Several days were spent draining the water and mud from the hull of SEWOL, in total several thousands of tonnes were drained. On 31st March 2017 arrangements were completed in Mokpo New Port and SEWOL, loaded on the deck of WHITE MARLIN, made her way through the islands of South-west Korea to her allocated berth. SEWOL arrived alongside where the Families of the deceased were waiting to greet the vessel.
On the 9th of April, 600 axles of trailers for load-in of SEWOL to the quayside at Mokpo new port were arranged and the hull successfully delivered on to the quayside, thus completing the delivery of the hull in a single piece, as required by the Korean authorities.
TS TAIPEI grounded off the northern tip of Taiwan on 10th March 2016. Following the grounding the vessel sustained structural damage resulting in multiple tanks and compartments flooding. TMC were requested to assist and attend the casualty acting as representatives for the owners and insurers to oversee the removal of fuel oil and containers. Unfortunately over the weekend of 26th-27th March, during a period of bad weather, the vessel broke into two parts with the aft end taking up a large angle of list. All fuel oil and the containers above deck were removed by salvors by the 5th April 2016 and they continue to work to remove the remaining containers in the holds. TMC remain on site providing assistance and advice on the container removal operation.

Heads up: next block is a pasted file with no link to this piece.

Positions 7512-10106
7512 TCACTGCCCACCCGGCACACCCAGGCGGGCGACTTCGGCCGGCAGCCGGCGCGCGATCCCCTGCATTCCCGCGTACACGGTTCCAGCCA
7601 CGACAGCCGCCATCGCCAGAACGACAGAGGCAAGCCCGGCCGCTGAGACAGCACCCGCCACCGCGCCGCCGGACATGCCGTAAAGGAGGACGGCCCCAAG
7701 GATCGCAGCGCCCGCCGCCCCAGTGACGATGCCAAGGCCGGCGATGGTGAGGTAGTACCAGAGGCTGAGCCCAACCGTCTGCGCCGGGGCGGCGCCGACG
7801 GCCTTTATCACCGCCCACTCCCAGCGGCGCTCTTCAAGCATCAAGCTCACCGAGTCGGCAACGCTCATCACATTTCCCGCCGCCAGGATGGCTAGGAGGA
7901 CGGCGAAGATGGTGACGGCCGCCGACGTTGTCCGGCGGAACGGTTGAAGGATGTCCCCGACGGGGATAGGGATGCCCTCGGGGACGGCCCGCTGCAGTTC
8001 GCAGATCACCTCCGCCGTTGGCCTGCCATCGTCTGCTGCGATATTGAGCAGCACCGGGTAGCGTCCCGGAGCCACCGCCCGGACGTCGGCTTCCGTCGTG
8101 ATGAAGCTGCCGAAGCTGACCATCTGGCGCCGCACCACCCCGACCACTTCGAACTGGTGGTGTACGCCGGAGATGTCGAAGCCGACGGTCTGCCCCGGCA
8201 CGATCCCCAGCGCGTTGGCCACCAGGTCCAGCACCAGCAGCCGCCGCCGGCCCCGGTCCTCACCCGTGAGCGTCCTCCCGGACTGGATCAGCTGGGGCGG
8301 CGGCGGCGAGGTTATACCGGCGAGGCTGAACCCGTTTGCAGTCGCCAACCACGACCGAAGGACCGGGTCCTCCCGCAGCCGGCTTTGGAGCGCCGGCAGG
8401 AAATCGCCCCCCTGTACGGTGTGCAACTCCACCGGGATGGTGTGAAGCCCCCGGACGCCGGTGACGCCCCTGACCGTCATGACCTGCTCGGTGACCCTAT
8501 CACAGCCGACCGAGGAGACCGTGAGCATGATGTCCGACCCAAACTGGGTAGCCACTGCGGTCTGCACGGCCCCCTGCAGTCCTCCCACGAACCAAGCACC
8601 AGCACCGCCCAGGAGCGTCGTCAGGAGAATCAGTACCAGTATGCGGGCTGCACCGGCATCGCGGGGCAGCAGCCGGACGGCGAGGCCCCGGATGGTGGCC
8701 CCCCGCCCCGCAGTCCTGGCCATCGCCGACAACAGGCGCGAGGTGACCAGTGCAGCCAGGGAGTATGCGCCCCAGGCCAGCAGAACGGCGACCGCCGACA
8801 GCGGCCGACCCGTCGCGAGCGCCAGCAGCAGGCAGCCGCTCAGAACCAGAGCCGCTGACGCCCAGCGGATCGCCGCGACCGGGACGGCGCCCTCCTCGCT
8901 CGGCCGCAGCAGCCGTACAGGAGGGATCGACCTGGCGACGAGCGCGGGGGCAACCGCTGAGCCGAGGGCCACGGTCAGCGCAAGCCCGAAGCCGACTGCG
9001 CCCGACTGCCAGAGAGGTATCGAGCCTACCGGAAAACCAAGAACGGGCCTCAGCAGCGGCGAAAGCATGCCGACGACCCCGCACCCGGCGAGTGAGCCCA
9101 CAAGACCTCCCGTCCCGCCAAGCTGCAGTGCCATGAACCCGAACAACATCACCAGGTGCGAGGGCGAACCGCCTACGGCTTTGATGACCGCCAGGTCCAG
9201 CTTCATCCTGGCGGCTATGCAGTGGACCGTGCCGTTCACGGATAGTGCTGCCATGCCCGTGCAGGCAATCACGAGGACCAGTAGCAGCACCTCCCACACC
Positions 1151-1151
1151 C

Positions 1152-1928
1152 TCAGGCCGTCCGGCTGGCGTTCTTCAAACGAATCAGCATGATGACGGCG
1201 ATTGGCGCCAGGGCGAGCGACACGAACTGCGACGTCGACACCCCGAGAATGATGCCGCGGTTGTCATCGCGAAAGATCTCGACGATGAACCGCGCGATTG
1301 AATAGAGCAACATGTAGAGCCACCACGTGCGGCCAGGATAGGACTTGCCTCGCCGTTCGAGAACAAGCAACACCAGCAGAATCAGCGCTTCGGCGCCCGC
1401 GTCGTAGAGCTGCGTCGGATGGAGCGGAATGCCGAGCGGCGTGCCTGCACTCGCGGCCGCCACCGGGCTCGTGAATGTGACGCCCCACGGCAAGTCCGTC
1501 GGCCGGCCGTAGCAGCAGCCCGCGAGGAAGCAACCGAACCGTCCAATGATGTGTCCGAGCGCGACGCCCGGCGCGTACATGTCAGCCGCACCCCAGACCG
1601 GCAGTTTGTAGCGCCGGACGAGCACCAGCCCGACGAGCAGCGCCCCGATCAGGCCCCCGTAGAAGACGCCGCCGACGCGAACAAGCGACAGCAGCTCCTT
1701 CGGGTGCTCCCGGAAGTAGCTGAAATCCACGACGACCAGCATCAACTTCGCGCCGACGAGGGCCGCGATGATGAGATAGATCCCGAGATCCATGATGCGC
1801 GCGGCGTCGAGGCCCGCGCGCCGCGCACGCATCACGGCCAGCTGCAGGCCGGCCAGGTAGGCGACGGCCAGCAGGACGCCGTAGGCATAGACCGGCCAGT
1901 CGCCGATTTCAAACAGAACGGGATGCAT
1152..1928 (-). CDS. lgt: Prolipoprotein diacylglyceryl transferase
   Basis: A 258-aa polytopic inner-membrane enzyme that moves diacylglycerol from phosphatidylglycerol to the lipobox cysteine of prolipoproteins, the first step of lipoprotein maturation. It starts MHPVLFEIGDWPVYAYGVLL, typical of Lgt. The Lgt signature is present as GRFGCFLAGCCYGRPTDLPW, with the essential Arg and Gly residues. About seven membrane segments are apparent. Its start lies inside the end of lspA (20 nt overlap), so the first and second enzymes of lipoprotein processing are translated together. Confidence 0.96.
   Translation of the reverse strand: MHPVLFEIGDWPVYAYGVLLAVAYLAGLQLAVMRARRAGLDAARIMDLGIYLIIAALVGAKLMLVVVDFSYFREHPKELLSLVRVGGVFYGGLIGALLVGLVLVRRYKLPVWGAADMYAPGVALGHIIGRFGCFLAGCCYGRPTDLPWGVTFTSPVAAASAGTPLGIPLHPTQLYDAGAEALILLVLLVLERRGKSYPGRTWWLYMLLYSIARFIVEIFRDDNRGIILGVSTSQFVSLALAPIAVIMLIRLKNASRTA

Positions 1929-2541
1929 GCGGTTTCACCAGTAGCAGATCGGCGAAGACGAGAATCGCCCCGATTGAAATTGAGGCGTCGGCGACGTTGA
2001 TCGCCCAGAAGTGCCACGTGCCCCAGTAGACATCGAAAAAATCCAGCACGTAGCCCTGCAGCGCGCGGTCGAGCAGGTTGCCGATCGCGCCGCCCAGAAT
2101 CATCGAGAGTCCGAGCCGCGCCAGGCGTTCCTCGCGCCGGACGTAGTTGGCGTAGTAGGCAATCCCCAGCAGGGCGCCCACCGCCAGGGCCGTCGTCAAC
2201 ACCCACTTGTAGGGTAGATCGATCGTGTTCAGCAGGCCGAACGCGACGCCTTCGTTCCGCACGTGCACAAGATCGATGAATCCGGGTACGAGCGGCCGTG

Drone footage (not TMC)
SEWOL Wreck Removal started in August 2015 and continues with bow lift planned for early May 2016, and side lift onto Floating Dock on site in August.
The bow lift will be carried out by SSC using a combination of ship’s own tanks for buoyancy, air bags/pontoons and surface lift by DALIHAO 1250T floating crane.
Earlier this year, TMC travelled to Shanghai to witness the largest single-boom floating crane lift of 12,000T which will be used for the side lift of the single hull in August. The full 13200T proof load test was previously carried out on this new-building which is classed by CCS.
TMC continue to provide technical support, including a full time on-site presence, to the Korean Ministry of Oceans and Fisheries (MOF) in connection with removal of the SEWOL. Since the award of the contract to Shanghai Salvage in August 2015, a number of significant milestones have been passed which include detailed internal and external surveys, removal of oil completed on 25th October 2015, and installation of safety nets over windows and doors.
As of 8th December 2015 Shanghai Salvage has carried out 1,000 dives on the job, a very impressive total.